Whenever the U.S. economy is restarted from the COVID-19 shutdown, it will be a while before it completely recovers, University of North Florida economist Albert Loh said April 13.
“The U.S. economy will probably take another full year after 2020 to get back where it was,” Loh said during a presentation streamed online to the Meninak Club of Jacksonville.
The impact of the pandemic on the economy “is going to be coming in several phases and right now we are probably in the first phase,” he said.
Workers who have lost their jobs, either temporarily or permanently, will have much less money available to spend when businesses like restaurants do reopen.
“They are not able to maintain the same consumption levels as before,” Loh said.
The latest data from the U.S. Labor Department showed food and drink establishments were the hardest hit industry in March, losing 417,000 jobs nationally in the month, Loh said.
Health care also was hard hit with 43,000 jobs lost.
While hospitals have been overwhelmed with COVID-19 cases in some cities, physicians and dentists have had to put off elective procedures, forcing them to shut down.
That could help the health care industry when the country reopens as patients seek treatments they have put off, Loh said.
“There is going to be a pent-up demand,” he said.
Education may see a significant shift in business after the pandemic forced schools to offer their classes online.
Loh said UNF was prepared in advance because it already was offering distance learning classes before the pandemic.
“The university has a good process to train faculty members to teach their classes online,” he said.
“It still caught a lot of faculty off guard, but we are adjusting pretty well.”
Loh said UNF was already considering the shift in education to more distance learning options.
“This is a question we have been asking even before COVID-19,” he said.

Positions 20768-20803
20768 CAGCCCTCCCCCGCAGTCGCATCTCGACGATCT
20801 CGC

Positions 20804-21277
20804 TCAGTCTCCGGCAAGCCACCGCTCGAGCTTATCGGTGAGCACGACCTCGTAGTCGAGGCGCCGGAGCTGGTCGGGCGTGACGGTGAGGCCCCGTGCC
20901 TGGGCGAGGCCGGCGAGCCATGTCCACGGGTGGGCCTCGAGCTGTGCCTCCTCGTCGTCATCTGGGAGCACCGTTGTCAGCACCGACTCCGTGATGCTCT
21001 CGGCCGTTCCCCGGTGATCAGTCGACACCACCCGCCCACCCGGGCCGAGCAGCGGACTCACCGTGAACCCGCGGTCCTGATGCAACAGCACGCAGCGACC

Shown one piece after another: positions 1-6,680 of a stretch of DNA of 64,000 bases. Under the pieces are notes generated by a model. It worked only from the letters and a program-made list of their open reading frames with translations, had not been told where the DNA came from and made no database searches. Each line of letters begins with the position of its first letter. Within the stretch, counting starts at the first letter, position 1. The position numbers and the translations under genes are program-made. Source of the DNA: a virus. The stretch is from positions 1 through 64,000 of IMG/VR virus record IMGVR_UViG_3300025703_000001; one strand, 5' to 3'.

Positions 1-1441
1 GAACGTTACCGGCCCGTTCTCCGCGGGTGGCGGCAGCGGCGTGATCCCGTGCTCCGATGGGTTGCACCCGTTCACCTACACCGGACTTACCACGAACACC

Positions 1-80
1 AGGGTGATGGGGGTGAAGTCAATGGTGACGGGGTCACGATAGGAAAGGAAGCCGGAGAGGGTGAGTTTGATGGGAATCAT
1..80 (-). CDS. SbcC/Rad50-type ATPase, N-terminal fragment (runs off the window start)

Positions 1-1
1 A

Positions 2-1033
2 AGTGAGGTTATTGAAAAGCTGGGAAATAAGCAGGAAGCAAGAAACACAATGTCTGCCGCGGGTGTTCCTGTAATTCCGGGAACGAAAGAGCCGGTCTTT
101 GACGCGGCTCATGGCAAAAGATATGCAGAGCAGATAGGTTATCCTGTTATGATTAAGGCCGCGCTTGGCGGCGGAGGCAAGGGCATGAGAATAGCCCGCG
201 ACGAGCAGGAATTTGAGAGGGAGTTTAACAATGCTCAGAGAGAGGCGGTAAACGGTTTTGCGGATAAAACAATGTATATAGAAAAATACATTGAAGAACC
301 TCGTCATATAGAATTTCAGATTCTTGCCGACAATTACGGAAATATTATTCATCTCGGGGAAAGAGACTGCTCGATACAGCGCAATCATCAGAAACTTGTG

“Maybe some students will change their taste” after being forced to take only online cases as the UNF campus shut down during the pandemic, Loh said.
“We also believe there are a lot of students who value the opportunity to interact with faculty members in a face-to-face setting,” he said.
Heading into the COVID-19 shutdown, the Jacksonville economy was strong with Northeast Florida’s unemployment rate near 3%.
“Just a month ago we were at full employment,” Loh said.
The Florida Department of Economic Opportunity is scheduled to release data April 17 on the state of the Jacksonville labor market in March, offering a look at how the pandemic affected the economy in its early stages.
“I'm just a little bit scared to look at the numbers this Friday,” Loh said.
The national unemployment rate jumped from 3.5% in February to 4.4% in March. Loh said Jacksonville tends to have a lower unemployment rate in “boom times” than the rest of the country.
However, Jacksonville's “disproportionally large percentage of small businesses” could send the jobless rate higher in the recession, because small businesses will have a tougher time surviving the current downturn, he said.
“This is generally a good place to start a small business,” Loh said. “But because of that, we are (more) vulnerable to a recession.”